China Life Insurance Co Ltd (中國人壽保險) yesterday said its embedded value jumped 35.1 percent to NT$159.5 billion (US$5.22 billion) as of the end of last year, from NT$118.1 billion a year earlier, adding that it is looking for opportunities to expand overseas.
The updated figures translated into an industry-leading embedded value per share of NT$52.52, up 21.1 percent from a year ago, company senior vice president Winnie Huang (黃之寧) said.
Embedded value represents the value of a life insurance company’s future profitability in addition to its adjusted net asset value.
Since insurance policies are long-term contracts in which policyholders pay a premium to be covered against a possible future event, such as death, embedded value is an important indicator of a life insurer’s future profitability and financial standing.
Although the company saw its first-year premiums drop by 26.66 percent to NT$83.9 billion last year from a year earlier, its strategy of focusing on highly profitable policies paid by installment helped raise its value of new business to NT$17.8 billion last year, from NT$16.3 billion recorded in 2013, contributing to the rise of its embedded value, Huang said.
In the first quarter, the company posted a record-high NT$3.3 billion in net income, or earnings per share of NT$1.09, from NT$1.85 billion recorded in the same period last year, China Life said in a statement.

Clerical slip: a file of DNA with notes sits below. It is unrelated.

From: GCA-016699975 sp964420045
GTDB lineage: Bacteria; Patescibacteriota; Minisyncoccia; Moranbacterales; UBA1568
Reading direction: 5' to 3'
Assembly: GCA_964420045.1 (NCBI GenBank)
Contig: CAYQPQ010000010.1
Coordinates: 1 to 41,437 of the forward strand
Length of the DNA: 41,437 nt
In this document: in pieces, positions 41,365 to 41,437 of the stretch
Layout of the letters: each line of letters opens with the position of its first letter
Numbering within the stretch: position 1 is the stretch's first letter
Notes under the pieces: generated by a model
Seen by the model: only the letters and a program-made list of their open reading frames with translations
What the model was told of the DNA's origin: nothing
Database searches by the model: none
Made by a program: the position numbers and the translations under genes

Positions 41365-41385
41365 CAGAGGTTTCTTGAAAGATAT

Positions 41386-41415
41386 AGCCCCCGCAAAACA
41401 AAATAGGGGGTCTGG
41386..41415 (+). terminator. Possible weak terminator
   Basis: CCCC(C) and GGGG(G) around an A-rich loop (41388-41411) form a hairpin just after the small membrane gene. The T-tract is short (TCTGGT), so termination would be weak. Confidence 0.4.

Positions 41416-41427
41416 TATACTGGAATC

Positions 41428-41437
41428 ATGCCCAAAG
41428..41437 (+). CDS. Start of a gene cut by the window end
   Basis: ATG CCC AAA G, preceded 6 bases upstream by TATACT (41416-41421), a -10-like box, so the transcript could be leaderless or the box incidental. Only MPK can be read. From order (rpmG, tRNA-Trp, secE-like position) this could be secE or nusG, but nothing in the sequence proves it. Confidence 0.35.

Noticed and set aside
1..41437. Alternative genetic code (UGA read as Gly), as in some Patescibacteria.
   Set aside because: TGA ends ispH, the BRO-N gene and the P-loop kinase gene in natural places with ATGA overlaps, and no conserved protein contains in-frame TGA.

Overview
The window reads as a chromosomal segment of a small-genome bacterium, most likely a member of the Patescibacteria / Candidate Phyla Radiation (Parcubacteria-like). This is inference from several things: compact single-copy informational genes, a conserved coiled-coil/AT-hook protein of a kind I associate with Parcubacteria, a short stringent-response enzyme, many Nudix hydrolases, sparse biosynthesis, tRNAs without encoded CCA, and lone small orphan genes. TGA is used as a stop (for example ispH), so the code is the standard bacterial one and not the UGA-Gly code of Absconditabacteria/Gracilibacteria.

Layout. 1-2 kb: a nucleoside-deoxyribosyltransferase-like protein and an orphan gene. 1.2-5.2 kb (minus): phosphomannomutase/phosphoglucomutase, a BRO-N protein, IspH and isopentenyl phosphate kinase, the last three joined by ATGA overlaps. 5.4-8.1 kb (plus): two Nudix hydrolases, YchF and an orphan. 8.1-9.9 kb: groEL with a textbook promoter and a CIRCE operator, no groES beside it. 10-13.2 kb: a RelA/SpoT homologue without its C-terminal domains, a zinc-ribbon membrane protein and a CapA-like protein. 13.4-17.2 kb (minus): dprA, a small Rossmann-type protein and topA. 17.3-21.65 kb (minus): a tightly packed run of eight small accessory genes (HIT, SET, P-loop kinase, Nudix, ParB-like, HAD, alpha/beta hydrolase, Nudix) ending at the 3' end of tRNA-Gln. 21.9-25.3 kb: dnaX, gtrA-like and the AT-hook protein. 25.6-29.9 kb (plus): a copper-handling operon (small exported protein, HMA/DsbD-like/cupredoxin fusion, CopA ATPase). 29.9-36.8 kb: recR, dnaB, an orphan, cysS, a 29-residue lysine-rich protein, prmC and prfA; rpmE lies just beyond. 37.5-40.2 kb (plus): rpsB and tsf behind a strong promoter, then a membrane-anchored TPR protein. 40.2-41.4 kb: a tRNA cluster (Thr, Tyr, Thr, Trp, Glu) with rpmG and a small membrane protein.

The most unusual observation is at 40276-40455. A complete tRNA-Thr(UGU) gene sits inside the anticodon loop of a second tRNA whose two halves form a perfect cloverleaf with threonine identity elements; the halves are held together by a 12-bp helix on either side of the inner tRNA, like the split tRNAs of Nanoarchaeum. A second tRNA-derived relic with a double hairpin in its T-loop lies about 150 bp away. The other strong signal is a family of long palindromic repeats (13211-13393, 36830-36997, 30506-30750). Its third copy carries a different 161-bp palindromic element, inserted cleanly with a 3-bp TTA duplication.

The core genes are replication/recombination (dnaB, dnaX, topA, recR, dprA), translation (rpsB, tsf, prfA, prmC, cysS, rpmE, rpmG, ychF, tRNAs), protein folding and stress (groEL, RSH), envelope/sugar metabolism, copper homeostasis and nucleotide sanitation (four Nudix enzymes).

Gross premiums totaled NT$31.21 billion in the first three months of the year, with first-year premiums standing at NT$15.36 billion, the statement’s data showed.
China Life’s reinvestment in CCB Life Insurance Co Ltd (建信人壽保險) also contributed to the company’s income, with the Chinese life insurer posting 170 million Chinese yuan (NT$835.81 million) in net profit in the first quarter of this year, reaching its total posted for the whole of last year.
China Life chairman Alan Wang (王銘陽) said the company is still searching for opportunities for overseas expansion, adding that he does not currently see any viable options for domestic expansion.
Asked about the possibility of a merger between China Life and China Development Financial Holding Corp (中華開發金控), which shares a shareholder with the life insurer, Wang said: “The two sides have not been through a dialogue yet.”
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